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Target CEO's Walmart Past May Shape Post-Layoff Management

MINNEAPOLIS (WCCO) -- Target stock closed down slightly a day after the company announced several thousand employees at its Minneapolis headquarters would be losing their jobs.

It's part of a restructuring plan that the CEO is promising will change how you shop at their stores.

Target is promising more organic and local foods, faster and cheaper delivery of items ordered online and a new emphasis on making it easier for you to shop using your smartphone.

CEO Brian Cornell says these are all things customers want, and Target has not delivered.

Privately, industry analysts put the minimum figure of layoffs at 2,600, which is 20 percent of Target's corporate jobs in the Twin Cities.

In a presentation to shareholders, Target executives laid out a series of missteps: from failing to embrace online shopping and speedy delivery, to losing its fashion-forward edge.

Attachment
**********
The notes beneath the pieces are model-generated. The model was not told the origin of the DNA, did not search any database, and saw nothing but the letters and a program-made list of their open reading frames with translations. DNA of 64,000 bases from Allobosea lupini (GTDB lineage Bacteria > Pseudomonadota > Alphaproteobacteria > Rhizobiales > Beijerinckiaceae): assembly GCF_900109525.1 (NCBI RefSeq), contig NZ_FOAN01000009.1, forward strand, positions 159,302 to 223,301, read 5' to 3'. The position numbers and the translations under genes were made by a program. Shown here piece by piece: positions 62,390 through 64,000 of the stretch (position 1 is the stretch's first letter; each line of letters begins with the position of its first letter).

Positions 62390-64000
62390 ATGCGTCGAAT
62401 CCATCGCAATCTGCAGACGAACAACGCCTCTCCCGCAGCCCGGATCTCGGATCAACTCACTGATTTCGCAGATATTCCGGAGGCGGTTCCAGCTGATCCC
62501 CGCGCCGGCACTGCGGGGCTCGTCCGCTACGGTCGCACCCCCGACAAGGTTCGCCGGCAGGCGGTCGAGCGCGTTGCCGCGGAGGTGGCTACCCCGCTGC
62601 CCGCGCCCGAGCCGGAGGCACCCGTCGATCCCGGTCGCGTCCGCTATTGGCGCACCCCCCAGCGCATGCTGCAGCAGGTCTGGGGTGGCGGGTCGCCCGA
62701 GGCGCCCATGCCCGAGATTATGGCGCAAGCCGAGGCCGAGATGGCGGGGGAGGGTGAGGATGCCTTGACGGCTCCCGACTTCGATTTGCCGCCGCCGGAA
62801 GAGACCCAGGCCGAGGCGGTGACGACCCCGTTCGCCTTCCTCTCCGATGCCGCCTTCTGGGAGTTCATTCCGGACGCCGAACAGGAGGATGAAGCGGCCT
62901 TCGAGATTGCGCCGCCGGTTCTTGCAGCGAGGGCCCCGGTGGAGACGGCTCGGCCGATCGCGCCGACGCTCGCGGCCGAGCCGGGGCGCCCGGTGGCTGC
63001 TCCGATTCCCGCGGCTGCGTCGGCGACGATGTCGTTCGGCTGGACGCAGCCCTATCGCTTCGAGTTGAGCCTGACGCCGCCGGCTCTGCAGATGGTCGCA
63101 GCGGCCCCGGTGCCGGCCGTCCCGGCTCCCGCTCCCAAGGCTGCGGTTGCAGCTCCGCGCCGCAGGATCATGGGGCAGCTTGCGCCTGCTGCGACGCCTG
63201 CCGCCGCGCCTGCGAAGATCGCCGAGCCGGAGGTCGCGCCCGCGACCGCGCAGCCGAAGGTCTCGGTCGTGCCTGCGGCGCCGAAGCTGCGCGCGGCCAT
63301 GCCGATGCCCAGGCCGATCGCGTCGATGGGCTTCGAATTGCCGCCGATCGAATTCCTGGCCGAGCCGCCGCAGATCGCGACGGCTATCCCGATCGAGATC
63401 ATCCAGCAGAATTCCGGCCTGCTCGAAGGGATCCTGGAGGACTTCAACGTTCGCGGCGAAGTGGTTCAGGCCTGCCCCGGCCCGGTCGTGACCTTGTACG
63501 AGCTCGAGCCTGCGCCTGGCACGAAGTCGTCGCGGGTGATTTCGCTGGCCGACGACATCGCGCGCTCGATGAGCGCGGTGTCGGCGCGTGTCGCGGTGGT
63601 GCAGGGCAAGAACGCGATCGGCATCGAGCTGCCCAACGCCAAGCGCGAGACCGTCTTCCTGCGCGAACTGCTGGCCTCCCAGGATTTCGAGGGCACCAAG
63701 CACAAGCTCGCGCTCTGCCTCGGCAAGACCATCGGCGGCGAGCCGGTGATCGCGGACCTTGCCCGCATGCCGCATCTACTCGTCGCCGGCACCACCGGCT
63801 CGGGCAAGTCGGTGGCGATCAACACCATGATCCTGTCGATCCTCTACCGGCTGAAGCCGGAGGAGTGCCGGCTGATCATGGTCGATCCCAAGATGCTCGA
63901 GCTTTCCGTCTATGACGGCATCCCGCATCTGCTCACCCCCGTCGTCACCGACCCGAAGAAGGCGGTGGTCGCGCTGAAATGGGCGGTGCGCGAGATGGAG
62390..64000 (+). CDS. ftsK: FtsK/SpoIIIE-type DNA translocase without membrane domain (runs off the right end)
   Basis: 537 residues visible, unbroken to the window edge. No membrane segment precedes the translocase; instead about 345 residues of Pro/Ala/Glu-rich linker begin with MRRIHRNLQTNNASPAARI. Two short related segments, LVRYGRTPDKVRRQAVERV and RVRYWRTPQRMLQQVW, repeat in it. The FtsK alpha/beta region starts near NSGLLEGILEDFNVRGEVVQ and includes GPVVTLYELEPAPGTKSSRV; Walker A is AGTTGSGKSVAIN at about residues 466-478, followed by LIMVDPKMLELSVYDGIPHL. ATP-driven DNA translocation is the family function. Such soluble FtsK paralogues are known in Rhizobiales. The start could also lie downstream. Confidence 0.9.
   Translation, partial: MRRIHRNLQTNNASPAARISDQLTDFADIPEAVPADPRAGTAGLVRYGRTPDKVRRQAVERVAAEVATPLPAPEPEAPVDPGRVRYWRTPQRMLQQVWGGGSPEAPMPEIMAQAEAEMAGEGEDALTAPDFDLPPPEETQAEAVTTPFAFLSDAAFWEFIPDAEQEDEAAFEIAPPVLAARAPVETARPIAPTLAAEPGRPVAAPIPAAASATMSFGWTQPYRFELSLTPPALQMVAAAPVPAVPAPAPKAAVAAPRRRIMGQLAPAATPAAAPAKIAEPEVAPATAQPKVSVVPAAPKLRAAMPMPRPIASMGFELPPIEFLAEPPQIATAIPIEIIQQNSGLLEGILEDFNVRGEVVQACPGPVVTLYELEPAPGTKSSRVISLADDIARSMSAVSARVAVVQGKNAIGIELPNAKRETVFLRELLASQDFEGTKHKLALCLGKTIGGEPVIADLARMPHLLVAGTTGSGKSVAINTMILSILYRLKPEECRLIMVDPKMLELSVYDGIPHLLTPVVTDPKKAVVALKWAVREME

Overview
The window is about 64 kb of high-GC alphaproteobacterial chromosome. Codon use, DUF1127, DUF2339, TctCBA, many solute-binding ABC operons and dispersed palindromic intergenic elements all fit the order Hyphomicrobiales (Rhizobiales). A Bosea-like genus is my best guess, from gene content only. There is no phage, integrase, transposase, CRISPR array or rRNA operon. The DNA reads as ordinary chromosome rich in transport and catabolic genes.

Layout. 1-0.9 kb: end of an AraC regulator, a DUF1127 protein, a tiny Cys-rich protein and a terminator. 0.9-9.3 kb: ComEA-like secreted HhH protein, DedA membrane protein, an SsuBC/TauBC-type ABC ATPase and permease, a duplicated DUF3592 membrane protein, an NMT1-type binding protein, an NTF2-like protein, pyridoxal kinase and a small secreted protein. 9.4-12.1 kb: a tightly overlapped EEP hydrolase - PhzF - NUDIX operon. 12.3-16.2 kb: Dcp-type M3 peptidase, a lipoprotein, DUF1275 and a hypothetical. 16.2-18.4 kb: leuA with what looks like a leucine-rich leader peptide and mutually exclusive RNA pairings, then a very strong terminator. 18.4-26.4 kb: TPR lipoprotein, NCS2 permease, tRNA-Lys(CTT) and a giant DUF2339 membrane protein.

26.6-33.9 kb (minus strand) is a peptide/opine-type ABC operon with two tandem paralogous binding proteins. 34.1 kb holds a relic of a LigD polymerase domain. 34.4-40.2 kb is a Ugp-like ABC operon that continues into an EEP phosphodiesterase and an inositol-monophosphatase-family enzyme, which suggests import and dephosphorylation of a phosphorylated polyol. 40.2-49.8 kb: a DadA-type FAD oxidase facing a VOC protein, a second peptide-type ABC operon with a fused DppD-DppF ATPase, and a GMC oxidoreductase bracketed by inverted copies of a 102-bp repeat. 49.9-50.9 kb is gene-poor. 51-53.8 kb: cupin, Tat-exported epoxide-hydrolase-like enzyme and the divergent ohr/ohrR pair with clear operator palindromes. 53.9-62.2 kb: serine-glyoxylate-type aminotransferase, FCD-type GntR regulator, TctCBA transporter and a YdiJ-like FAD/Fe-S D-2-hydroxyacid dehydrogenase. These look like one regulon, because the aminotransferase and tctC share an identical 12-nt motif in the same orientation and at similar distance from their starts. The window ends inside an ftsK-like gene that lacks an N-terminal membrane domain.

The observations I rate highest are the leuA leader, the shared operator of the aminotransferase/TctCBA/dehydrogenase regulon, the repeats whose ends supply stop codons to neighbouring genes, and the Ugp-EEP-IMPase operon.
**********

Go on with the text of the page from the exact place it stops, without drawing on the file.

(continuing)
Cornell says the problem is not the stores, but the headquarters.

"Simplification, cutting complexity at headquarters will make us more competitive," Cornell said.

Translation? Too many corporate employees at headquarters is not only costing the company in salaries, but slowing down decision making.

"This is probably a great deal of what he learned when he was at Walmart," University of St. Thomas marketing Professor Dave Brennan said.

He says Cornell is reshaping Target's management structure to be like Walmart's. Cornell was previously the CEO of Walmart-owned Sam's Club.

"What Brian Cornell wants to do is he wants to reorganize, to simplify that structure and to facilitate making faster, quicker decisions and making the action occur," Brennan said.

Some changes shoppers are already seeing? Target dropped the minimum for free shipping from $50 to $25 dollars just last week.

Other changes will happen at every level as Target revamps not just its corporate staffing, but its corporate culture.

Target Marketing VP Kathee Tesija told shareholders that nothing is sacred.

"We're putting every part of our go-to-market strategy on the table," Tesija said.

CEO Cornell is promising that the $2 billion in cost cuts will be invested back into the company in areas like technology, and a big push will be to make it easier to use your smartphone to shop.

This innovation does have a price -- jobs at Target's downtown Minneapolis headquarters.

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